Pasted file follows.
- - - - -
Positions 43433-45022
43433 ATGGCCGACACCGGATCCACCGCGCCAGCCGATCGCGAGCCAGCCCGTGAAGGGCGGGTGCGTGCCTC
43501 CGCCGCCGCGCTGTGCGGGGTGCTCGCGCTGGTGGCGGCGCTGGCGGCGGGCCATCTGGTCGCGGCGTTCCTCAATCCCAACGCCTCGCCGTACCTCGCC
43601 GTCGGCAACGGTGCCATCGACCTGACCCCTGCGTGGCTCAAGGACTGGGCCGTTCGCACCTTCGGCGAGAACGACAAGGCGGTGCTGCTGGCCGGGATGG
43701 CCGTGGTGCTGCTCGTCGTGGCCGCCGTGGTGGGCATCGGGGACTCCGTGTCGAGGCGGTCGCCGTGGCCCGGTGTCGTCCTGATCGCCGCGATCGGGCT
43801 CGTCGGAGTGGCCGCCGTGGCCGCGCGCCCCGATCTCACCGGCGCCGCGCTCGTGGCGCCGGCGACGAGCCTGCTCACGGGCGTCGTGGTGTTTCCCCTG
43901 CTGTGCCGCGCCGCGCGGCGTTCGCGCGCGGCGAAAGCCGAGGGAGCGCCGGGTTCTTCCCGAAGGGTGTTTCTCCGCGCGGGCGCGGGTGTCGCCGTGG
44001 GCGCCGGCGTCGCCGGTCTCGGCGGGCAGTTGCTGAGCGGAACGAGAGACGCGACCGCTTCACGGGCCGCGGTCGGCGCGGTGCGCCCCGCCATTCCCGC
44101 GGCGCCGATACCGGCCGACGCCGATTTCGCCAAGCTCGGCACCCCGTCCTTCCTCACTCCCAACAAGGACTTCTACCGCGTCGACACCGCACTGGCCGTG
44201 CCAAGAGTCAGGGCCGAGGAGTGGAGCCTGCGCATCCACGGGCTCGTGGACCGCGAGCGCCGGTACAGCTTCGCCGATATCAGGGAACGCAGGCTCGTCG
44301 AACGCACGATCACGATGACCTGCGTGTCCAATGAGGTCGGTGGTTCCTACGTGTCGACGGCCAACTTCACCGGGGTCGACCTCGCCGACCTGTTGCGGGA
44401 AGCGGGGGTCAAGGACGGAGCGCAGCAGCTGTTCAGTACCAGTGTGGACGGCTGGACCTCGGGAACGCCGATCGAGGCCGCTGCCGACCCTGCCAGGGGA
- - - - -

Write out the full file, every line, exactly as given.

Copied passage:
Positions 43433-45022
43433 ATGGCCGACACCGGATCCACCGCGCCAGCCGATCGCGAGCCAGCCCGTGAAGGGCGGGTGCGTGCCTC
43501 CGCCGCCGCGCTGTGCGGGGTGCTCGCGCTGGTGGCGGCGCTGGCGGCGGGCCATCTGGTCGCGGCGTTCCTCAATCCCAACGCCTCGCCGTACCTCGCC
43601 GTCGGCAACGGTGCCATCGACCTGACCCCTGCGTGGCTCAAGGACTGGGCCGTTCGCACCTTCGGCGAGAACGACAAGGCGGTGCTGCTGGCCGGGATGG
43701 CCGTGGTGCTGCTCGTCGTGGCCGCCGTGGTGGGCATCGGGGACTCCGTGTCGAGGCGGTCGCCGTGGCCCGGTGTCGTCCTGATCGCCGCGATCGGGCT
43801 CGTCGGAGTGGCCGCCGTGGCCGCGCGCCCCGATCTCACCGGCGCCGCGCTCGTGGCGCCGGCGACGAGCCTGCTCACGGGCGTCGTGGTGTTTCCCCTG
43901 CTGTGCCGCGCCGCGCGGCGTTCGCGCGCGGCGAAAGCCGAGGGAGCGCCGGGTTCTTCCCGAAGGGTGTTTCTCCGCGCGGGCGCGGGTGTCGCCGTGG
44001 GCGCCGGCGTCGCCGGTCTCGGCGGGCAGTTGCTGAGCGGAACGAGAGACGCGACCGCTTCACGGGCCGCGGTCGGCGCGGTGCGCCCCGCCATTCCCGC
44101 GGCGCCGATACCGGCCGACGCCGATTTCGCCAAGCTCGGCACCCCGTCCTTCCTCACTCCCAACAAGGACTTCTACCGCGTCGACACCGCACTGGCCGTG
44201 CCAAGAGTCAGGGCCGAGGAGTGGAGCCTGCGCATCCACGGGCTCGTGGACCGCGAGCGCCGGTACAGCTTCGCCGATATCAGGGAACGCAGGCTCGTCG
44301 AACGCACGATCACGATGACCTGCGTGTCCAATGAGGTCGGTGGTTCCTACGTGTCGACGGCCAACTTCACCGGGGTCGACCTCGCCGACCTGTTGCGGGA
44401 AGCGGGGGTCAAGGACGGAGCGCAGCAGCTGTTCAGTACCAGTGTGGACGGCTGGACCTCGGGAACGCCGATCGAGGCCGCTGCCGACCCTGCCAGGGGA